The incarnation, the life of Christ, have been constant themes in Card’s career. It makes the gospels ideal subject matter for his recordings.

This is the last of four recordings covering Matthew, Mark, Luke and John, one for each book.

On this, and the prior releases, Card once again leans more toward a stripped-down, roots-oriented sound, which serves him well.

His banjo playing is once again evident, and I would appreciate more of just stringed instruments playing together as on the previously alluded to track.

Fortunately, the banjo is once again prominent on the gentle tune, “How Can These Things Be?” Keep in mind these songs are all inspired by John’s gospel. Can you guess the identity of the person from the following words? “He clings to his own righteousness/Of being good to be blessed/But Jesus speaks of a healing wind/The fact of being born again.” I have not heard a better song about Nicodemus.

This is followed by what might be the most gorgeous track. Ginny Owens composed the music for “All I’ve Ever Done” and performs it on piano. She is the sole voice of the lyrics written by Card from the perspective of the so-called “woman at the well” (John 4). Card wisely chose to have a female voice, and Owens rises to the occasion, giving one of her best performances.

This continues Card’s inclination to collaborate. I admire his willingness to share the microphone. He makes “better together” more than a cliché. It’s a reminder that when people work together the result is often greater than mere individual efforts.

“Scribbling in the Sand” (John 8) describes what Jesus did when asked what should be done with a woman caught in the act of adultery. Previously, this was recorded for a live performance bearing the same title, released in 2002. It’s one of Card’s most inspired songs. This features him on piano and John Catchings on cello creating a sound that is timeless.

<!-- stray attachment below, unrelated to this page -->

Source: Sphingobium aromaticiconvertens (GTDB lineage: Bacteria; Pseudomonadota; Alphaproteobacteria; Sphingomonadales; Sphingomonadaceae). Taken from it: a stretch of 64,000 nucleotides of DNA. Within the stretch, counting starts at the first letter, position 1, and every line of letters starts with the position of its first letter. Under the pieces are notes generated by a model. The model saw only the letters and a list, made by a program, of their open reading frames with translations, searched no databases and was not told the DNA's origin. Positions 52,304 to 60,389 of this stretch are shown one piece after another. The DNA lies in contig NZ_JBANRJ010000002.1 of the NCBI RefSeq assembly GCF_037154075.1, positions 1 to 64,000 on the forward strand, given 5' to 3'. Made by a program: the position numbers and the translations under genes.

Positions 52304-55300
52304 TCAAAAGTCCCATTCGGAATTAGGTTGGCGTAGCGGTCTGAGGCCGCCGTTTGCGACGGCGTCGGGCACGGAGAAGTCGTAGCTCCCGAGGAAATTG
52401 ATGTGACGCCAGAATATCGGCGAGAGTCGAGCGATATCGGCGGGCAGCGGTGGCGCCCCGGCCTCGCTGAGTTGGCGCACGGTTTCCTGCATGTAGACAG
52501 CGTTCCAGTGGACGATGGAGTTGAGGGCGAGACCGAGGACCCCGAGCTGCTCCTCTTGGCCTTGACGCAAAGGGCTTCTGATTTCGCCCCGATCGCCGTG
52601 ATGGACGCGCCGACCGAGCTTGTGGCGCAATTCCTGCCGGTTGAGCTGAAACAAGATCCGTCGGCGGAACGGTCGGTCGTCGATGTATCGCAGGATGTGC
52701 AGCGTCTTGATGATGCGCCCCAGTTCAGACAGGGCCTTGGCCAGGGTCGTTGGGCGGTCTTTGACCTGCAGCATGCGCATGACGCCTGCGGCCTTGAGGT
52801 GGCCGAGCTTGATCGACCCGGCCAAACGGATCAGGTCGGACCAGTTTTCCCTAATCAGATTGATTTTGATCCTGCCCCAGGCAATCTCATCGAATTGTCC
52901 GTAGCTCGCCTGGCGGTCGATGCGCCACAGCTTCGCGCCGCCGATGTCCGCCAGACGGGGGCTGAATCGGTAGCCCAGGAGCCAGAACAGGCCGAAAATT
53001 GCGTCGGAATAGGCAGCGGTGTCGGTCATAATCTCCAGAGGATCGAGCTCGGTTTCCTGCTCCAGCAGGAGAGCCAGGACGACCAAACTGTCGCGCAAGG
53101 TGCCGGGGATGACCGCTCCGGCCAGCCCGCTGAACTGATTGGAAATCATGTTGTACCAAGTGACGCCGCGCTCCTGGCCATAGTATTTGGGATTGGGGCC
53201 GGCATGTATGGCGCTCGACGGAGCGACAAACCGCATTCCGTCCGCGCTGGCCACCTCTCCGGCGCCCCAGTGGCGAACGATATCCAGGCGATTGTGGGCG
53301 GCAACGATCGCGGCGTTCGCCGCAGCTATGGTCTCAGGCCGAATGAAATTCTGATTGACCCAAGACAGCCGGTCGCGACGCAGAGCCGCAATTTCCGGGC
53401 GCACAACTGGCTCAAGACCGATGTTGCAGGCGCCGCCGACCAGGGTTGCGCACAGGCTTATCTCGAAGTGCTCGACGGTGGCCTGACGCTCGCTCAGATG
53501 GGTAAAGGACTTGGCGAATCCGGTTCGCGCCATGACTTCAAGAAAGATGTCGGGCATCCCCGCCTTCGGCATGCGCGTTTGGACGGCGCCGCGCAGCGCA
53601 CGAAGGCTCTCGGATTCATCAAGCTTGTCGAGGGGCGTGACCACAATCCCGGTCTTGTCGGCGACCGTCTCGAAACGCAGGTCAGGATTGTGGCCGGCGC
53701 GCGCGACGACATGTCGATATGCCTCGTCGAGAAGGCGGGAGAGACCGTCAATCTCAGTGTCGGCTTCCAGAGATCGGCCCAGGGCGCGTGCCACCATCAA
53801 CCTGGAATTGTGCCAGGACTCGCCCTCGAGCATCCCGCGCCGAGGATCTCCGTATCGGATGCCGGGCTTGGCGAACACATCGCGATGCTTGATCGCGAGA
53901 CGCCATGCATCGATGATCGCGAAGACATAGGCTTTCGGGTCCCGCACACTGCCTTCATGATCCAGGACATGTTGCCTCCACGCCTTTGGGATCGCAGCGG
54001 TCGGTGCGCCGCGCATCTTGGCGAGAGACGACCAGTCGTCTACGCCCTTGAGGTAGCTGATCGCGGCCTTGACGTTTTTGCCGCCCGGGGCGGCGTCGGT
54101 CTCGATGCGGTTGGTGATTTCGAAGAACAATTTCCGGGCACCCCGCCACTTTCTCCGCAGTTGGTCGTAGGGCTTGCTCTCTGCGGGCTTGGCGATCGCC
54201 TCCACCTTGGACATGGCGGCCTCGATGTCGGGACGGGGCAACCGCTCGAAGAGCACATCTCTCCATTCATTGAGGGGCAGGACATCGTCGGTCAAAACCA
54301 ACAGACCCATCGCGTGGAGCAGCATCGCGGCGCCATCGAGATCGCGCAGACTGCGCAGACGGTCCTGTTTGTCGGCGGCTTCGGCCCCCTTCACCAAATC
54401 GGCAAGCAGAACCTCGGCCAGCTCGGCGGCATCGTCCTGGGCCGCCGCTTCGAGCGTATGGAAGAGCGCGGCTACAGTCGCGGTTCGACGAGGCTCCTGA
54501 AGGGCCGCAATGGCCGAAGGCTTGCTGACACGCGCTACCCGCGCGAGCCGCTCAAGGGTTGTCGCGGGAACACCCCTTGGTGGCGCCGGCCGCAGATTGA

Also included is the only song that I have ever heard about the time when the Bible simply says, “Jesus wept” (John 11). The strings are so delicate, the perfect enhancement to the fragile sentiments.

The closing, “Stranger on the Shore” (John 21), was originally recorded on First Light (1981). The bold chorus stands out: “You need to be confronted by the stranger on the shore/You need to have him search your soul; you need to hear the call/You need to learn exactly what it means for you to follow/You need to realize that he’s asking it for all.” It’s a challenging way to end this recording and the series.

There may be a few too many piano ballads here for some, but that format fits the deep subject matter well.  The variation is about right, and each song can be a source of meditation. Whenever Card reflects on the life of Jesus, which is often, you can expect songs that convey some of the spiritual riches found in Christ. This does not disappoint.

Sunday, November 9, 2014

John: The Gospel of Wisdom - Michael Card

Developing an informed imagination is like gathering wood so that you can enjoy a fire.

John: The Gospel of Wisdom
Author: Michael Card
Publisher: IVP Books (
Pages: 234          

Perhaps the highest praise I could give for John: the Gospel of Wisdom by Michael Card is that it creates a desire to become a better student of the Scriptures. This sentiment applies to any of the four commentaries, one for each gospel, which Card has authored over the last four years.

I greatly esteem his work as a musician, songwriter and recording artist, for which he is probably best known. He gave us “El Shaddai,” the song made popular by Amy Grant. And yet, for all his accomplishments in music and as an author of many books, I think this four volume commentary set is his most significant work.